Musings of a PR Professional



Chapter 10: Capitalizing on the Power of Partnerships

Lifetime Television Network, better known as simply Lifetime, hasn’t always been “Television for Women,” a fact that I was completely unaware of until reading this chapter. In fact, Lifetime was originally a medical channel that featured shows on “fitness, personal and family health, science, and medicine.” It wasn’t until 1995 when Lifetime was rebranded that it became the television network geared exclusively toward women.

Lifetime not only boasts award winning programming, but is also a great example of the way nonprofits can collaborate with television in order to gain support for their cause. Lifetime currently supports four different causes:

  • Empowering women
  • Increasing women’s involvement in politics
  • Breast cancer awareness
  • Heart health awareness

While all great examples of the power of collaboration for nonprofits, I think that Lifetime’s breast cancer awareness initiative is the best example of this. Formally called Stop Breast Cancer for Life, the network is partnered with the most prominent breast cancer advocacy groups in the country such as the American Cancer Society, Breast Cancer Action, The Breast Cancer Research Foundation, breastcancer.org, the National Breast Cancer Coalition (NBCC), and more.

Lifetime works with these organizations to create advocacy campaigns using things such as PSA’s, online discussion forums, events, among other efforts. The network also creates original programming that reflects the issues that they advocate.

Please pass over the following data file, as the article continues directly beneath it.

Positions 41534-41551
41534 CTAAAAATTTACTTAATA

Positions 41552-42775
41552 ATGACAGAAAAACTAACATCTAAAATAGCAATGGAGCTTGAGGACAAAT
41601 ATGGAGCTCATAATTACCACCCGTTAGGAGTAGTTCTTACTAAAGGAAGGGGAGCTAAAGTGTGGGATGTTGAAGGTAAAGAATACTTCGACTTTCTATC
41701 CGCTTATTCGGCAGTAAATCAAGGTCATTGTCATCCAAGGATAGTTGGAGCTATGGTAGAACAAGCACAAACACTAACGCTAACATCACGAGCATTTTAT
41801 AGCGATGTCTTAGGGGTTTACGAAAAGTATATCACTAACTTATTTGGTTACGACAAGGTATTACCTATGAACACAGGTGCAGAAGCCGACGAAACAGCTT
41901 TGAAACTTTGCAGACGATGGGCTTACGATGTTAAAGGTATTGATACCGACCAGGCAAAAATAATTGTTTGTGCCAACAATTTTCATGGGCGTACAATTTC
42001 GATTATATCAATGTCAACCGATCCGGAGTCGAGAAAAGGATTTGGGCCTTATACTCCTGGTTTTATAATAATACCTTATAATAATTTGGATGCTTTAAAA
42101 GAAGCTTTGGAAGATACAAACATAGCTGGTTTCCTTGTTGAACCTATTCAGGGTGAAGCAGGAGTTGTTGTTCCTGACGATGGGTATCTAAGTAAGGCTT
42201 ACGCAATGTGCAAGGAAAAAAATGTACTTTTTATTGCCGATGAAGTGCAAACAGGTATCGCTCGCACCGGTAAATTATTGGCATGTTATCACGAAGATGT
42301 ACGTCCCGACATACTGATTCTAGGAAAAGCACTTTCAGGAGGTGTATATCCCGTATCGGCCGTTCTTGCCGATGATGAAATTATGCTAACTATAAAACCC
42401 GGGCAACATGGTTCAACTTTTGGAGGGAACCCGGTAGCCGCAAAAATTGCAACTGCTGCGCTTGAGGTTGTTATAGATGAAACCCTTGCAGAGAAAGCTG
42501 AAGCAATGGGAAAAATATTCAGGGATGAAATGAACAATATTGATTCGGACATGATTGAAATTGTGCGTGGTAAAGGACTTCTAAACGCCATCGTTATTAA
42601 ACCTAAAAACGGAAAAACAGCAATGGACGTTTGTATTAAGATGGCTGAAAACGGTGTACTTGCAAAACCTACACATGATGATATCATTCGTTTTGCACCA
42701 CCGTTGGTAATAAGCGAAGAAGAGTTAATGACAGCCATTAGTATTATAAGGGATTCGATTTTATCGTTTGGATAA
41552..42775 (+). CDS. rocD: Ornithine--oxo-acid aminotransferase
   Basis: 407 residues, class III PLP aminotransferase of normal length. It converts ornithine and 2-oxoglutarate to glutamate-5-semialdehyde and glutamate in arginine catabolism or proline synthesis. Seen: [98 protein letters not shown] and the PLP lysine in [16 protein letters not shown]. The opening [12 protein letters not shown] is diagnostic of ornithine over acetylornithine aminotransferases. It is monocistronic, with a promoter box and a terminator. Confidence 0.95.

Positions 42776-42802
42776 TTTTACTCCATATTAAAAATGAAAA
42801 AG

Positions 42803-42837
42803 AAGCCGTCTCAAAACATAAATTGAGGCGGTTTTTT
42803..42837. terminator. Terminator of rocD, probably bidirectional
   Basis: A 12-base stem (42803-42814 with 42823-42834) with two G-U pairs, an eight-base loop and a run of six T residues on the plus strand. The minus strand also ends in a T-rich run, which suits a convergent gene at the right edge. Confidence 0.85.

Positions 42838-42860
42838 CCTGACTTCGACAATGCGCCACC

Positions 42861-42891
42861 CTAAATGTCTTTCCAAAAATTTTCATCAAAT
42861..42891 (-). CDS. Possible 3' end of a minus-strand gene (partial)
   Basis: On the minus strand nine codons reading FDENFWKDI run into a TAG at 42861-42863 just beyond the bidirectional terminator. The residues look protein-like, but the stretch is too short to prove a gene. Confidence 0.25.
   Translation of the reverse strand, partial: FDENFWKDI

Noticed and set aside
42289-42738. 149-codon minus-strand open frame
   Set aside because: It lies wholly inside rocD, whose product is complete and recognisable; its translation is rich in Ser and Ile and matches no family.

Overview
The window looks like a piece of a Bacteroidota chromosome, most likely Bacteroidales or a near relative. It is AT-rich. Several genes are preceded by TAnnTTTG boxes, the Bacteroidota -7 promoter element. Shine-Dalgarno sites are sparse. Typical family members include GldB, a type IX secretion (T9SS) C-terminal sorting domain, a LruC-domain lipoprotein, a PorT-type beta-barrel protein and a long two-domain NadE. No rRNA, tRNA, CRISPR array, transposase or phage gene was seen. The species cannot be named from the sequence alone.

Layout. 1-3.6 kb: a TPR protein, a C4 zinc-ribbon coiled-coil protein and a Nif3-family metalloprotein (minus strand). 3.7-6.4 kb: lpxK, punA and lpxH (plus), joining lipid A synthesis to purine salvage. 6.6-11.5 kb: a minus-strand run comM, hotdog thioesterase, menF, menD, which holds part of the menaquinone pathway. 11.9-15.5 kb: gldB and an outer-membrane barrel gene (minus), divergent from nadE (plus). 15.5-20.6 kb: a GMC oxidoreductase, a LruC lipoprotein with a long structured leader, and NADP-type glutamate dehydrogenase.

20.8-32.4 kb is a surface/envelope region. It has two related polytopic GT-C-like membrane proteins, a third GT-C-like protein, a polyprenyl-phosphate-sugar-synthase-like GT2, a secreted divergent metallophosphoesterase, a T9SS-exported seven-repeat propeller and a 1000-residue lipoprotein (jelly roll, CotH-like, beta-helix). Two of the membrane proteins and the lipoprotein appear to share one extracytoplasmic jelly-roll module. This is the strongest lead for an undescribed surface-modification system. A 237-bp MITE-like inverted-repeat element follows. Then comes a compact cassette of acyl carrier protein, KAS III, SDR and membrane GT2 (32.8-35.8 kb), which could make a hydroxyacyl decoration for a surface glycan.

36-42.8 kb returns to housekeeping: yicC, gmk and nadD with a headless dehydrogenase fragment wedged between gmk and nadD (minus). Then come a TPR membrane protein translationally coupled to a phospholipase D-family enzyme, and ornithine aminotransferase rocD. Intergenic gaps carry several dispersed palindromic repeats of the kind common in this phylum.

They are even dedicated to changing American legislation, a goal of most nonprofits. For 13 years, they have worked to get Congress to pass the Breast Cancer Patient Protection Act which would mandate that women are allotted at least 48 hours of hospital stay time after a mastectomy.  Additionally, each October Lifetime puts on campaign activities in order to bring more attention and honor to Breast Cancer Awareness. You can read more about each of these campaigns here.

So what does this mean for nonprofits? It means that no organization is too small, no issue too miniscule to be recognized nationally through television. I really liked that the text included this example in this chapter because I think it imparts a lot of hope to readers. With the right partnerships, it is possible to reach unbelievably large audiences, impact legislation, and really make a difference via the cause the nonprofit works to promote.

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